NSA Offers Guide on Speculative Execution Side-Channel Attacks
The U.S. National Security Agency (NSA) issued updated guidance (PDF) late last month on the various speculative execution side-channel flaws that open up all systems using modern processors to potential attacks.
The guide essentially directs U.S. government agencies to keep everything patched. They should apply UEFI and BIOS firmware updates from system vendors, apply microcode updates, and also patch operating systems, drivers and applications, including Web browsers.
The patching, though, is just a "mitigation" or stop-gap measure, rather than actually addressing the technical problems involved. The problems actually seem to be growing as researchers continue to probe the depths of the attack methods available. Modern processors are designed to predict the next steps that could be taken in order to speed up operations, which is called the speculative execution process. However, that design can be exploited to reveal information. Typically, though, some sort of application is needed on a system to carry out these kinds of attacks.
The NSA keeps updated information on the latest research findings on speculative execution side-channel attacks in this GitHub document. The document gets updated as new information about the attacks becomes known. The page could serve as a useful resource for organizations as it contains information that hasn't been well publicized since chip vendors first publicly revealed the Meltdown and Spectre attack methods about a year ago.
The NSA document does include a discouraging note for organizations that perhaps were hoping that recent processor upgrades would avoid the potential information disclosure flaws associated with speculative execution side-channel attacks. The attack methods affect processors built by AMD, ARM, Dell, HP, HPE, IBM, Intel and Nvidia to varying degrees.
In essence, though, no processors were available on the market as of last year that avoided the associated security issues. Here's how that idea was expressed in the document:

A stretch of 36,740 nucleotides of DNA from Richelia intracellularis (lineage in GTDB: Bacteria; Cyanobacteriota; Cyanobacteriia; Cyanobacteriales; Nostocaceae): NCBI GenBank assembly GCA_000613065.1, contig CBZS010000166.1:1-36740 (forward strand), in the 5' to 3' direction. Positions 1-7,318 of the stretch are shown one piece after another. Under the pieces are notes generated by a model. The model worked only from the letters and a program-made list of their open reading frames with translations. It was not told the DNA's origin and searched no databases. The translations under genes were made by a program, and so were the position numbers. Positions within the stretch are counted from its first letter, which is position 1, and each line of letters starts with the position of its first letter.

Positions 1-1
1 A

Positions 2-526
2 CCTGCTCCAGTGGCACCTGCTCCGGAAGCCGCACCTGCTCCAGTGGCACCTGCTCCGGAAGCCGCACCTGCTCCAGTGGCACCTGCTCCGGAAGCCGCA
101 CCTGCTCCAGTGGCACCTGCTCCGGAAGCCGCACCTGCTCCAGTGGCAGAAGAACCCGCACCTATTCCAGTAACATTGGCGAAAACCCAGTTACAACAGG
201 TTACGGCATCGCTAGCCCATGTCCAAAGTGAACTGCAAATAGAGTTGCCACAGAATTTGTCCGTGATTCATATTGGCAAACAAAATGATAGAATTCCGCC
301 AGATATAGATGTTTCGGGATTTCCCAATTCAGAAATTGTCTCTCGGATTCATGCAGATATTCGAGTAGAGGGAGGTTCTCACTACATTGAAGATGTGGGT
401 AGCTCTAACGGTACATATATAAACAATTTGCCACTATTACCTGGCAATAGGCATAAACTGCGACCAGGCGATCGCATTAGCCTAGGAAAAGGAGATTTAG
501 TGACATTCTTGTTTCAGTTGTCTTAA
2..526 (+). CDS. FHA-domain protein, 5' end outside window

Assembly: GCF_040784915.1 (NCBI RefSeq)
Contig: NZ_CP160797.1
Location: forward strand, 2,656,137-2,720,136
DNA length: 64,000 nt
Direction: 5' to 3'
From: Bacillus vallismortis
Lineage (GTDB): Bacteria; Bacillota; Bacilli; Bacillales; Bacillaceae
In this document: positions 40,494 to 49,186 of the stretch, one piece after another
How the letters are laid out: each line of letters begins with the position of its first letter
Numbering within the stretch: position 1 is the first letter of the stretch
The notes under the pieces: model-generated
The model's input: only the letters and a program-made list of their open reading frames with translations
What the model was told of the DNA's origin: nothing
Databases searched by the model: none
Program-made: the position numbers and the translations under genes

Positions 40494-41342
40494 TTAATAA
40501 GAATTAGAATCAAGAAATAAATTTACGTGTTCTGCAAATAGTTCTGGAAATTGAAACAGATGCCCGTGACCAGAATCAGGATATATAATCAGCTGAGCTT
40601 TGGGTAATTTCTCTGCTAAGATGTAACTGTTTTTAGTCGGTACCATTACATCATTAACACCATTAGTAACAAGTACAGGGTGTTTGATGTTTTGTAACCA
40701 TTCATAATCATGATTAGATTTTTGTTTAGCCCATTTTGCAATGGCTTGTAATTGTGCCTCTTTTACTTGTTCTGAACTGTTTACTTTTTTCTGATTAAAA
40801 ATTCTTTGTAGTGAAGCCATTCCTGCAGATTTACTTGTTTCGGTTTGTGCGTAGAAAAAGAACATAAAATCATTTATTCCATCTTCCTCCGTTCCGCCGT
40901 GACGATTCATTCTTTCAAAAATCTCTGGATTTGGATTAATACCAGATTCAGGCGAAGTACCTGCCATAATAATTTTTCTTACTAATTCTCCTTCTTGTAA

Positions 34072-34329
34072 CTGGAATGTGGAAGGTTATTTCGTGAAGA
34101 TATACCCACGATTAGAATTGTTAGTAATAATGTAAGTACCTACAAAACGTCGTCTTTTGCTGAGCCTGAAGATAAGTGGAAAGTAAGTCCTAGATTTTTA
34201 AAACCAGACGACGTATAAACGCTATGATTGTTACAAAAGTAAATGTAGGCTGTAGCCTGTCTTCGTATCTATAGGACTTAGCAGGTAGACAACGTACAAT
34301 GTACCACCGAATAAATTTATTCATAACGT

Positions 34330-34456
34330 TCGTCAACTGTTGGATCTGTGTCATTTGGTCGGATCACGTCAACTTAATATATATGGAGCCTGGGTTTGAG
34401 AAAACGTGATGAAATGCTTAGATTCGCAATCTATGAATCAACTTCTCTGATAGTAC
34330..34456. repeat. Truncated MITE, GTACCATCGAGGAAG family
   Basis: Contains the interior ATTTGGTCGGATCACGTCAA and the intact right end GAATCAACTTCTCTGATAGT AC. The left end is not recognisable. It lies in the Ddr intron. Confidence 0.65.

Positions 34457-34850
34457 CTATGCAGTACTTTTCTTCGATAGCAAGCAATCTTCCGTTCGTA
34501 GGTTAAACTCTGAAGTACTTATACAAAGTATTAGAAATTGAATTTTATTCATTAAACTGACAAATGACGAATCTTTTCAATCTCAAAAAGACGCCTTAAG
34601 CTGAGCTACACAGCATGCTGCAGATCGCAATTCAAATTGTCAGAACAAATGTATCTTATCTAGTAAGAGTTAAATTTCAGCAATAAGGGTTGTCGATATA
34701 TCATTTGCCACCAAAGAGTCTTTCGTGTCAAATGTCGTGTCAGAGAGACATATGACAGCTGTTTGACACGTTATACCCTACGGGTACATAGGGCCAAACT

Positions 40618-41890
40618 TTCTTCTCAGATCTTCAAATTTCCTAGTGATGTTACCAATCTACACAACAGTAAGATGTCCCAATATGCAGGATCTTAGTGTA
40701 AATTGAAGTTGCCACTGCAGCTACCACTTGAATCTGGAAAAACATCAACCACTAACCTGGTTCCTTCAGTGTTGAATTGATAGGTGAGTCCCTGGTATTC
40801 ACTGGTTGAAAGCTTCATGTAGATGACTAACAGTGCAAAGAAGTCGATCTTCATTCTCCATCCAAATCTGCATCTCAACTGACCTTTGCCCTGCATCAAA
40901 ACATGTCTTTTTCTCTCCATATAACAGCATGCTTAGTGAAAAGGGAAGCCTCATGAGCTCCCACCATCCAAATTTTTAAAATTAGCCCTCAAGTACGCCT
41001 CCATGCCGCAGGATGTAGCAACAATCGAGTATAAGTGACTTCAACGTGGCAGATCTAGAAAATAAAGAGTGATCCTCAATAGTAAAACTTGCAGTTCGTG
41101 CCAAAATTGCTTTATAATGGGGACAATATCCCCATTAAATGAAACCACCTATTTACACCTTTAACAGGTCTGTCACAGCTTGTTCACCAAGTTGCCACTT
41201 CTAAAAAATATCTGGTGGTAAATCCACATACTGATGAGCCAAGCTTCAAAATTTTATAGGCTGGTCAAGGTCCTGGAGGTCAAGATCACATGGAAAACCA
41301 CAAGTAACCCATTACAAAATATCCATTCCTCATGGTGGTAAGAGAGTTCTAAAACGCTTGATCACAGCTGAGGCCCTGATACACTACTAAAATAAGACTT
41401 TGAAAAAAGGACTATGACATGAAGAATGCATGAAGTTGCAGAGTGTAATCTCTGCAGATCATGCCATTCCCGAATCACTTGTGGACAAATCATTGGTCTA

As of January 23, 2018, no hardware vendor has confirmed general availability of in-silicon fixes to side-channel attacks their respective products are vulnerable to. Replacing older hardware with newer hardware does not guarantee mitigation of all vulnerabilities. However, newer hardware features updated instructions that lessen the performance impact of patches.
Another detail described in the NSA's document is a possibly "new" vulnerability called "NetSpectre." It's the only speculative execution side-channel attack method that doesn't require "local code execution on a target system" for an attack to get carried out. However, it does require tapping an "exploitable network driver, network service, or network application, such as a web browser" on the target system.
The NSA document also described a few other possibly new attack methods that perhaps aren't so well known as Meltdown, Spectre and Foreshadow. These new vulnerabilities include BranchScope, TLBleed and PortSmash, which, like NetSpectre, are all based on the Spectre attack method.
In addition to speculative execution side-channel flaws, there are firmware and microcode vulnerabilities, according to the NSA's document. For instance, there's a LoJax "malicious modification" to the "antitheft solution known as Computrace or LoJack" in the UEFI modules of system firmware. The UEFI Secure Boot process will work as a preventative measure against LoJax, but it isn't effective when systems are in "fast boot or minimal boot check mode," so organizations should check with system vendors on the proper settings.
The NSA document also described apparently new "AMD flaws" that can be used to compromise administrator credentials. The problem is found in some computers optimized for computer games, which the document recommended avoiding:
To mitigate AMD Flaws, purchase business-class machines that lack "gamer" features such as overclocking, fan control, custom thermal management, RGB lighting, and firmware modding support. Also ensure that all firmware, microcode, and software updates are applied. Carefully analyze software before using it in conjunction with the AMD Secure Processor (SP) or Platform Security Processor (PSP) protected enclaves.
There are four attacks based on these AMD flaws, namely "Ryzenfall," "Chimera," "Fallout" and "Masterkey," according to the document.
Kurt Mackie is senior news producer for the 1105 Enterprise Computing Group.